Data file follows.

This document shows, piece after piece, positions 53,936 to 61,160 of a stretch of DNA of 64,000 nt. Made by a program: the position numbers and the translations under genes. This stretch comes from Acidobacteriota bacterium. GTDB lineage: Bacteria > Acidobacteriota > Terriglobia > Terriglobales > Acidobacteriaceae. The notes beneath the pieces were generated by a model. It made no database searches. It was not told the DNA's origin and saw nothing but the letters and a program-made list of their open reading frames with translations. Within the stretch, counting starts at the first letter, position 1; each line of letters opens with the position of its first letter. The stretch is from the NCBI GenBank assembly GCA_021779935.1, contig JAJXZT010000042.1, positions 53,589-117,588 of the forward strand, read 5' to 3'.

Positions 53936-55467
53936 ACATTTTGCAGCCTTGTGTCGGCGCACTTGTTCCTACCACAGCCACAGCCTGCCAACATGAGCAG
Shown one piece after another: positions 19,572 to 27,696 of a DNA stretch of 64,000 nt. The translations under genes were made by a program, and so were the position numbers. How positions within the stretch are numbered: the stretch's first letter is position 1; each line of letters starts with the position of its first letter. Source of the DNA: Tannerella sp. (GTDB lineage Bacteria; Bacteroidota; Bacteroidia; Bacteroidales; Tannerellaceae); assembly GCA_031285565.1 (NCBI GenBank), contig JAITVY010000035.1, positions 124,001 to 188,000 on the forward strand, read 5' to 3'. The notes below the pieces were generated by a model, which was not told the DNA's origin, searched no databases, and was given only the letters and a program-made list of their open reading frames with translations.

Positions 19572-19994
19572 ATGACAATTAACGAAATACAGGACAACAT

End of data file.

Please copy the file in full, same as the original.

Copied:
This document shows, piece after piece, positions 53,936 to 61,160 of a stretch of DNA of 64,000 nt. Made by a program: the position numbers and the translations under genes. This stretch comes from Acidobacteriota bacterium. GTDB lineage: Bacteria > Acidobacteriota > Terriglobia > Terriglobales > Acidobacteriaceae. The notes beneath the pieces were generated by a model. It made no database searches. It was not told the DNA's origin and saw nothing but the letters and a program-made list of their open reading frames with translations. Within the stretch, counting starts at the first letter, position 1; each line of letters opens with the position of its first letter. The stretch is from the NCBI GenBank assembly GCA_021779935.1, contig JAJXZT010000042.1, positions 53,589-117,588 of the forward strand, read 5' to 3'.

Positions 53936-55467
53936 ACATTTTGCAGCCTTGTGTCGGCGCACTTGTTCCTACCACAGCCACAGCCTGCCAACATGAGCAG
Shown one piece after another: positions 19,572 to 27,696 of a DNA stretch of 64,000 nt. The translations under genes were made by a program, and so were the position numbers. How positions within the stretch are numbered: the stretch's first letter is position 1; each line of letters starts with the position of its first letter. Source of the DNA: Tannerella sp. (GTDB lineage Bacteria; Bacteroidota; Bacteroidia; Bacteroidales; Tannerellaceae); assembly GCA_031285565.1 (NCBI GenBank), contig JAITVY010000035.1, positions 124,001 to 188,000 on the forward strand, read 5' to 3'. The notes below the pieces were generated by a model, which was not told the DNA's origin, searched no databases, and was given only the letters and a program-made list of their open reading frames with translations.

Positions 19572-19994
19572 ATGACAATTAACGAAATACAGGACAACAT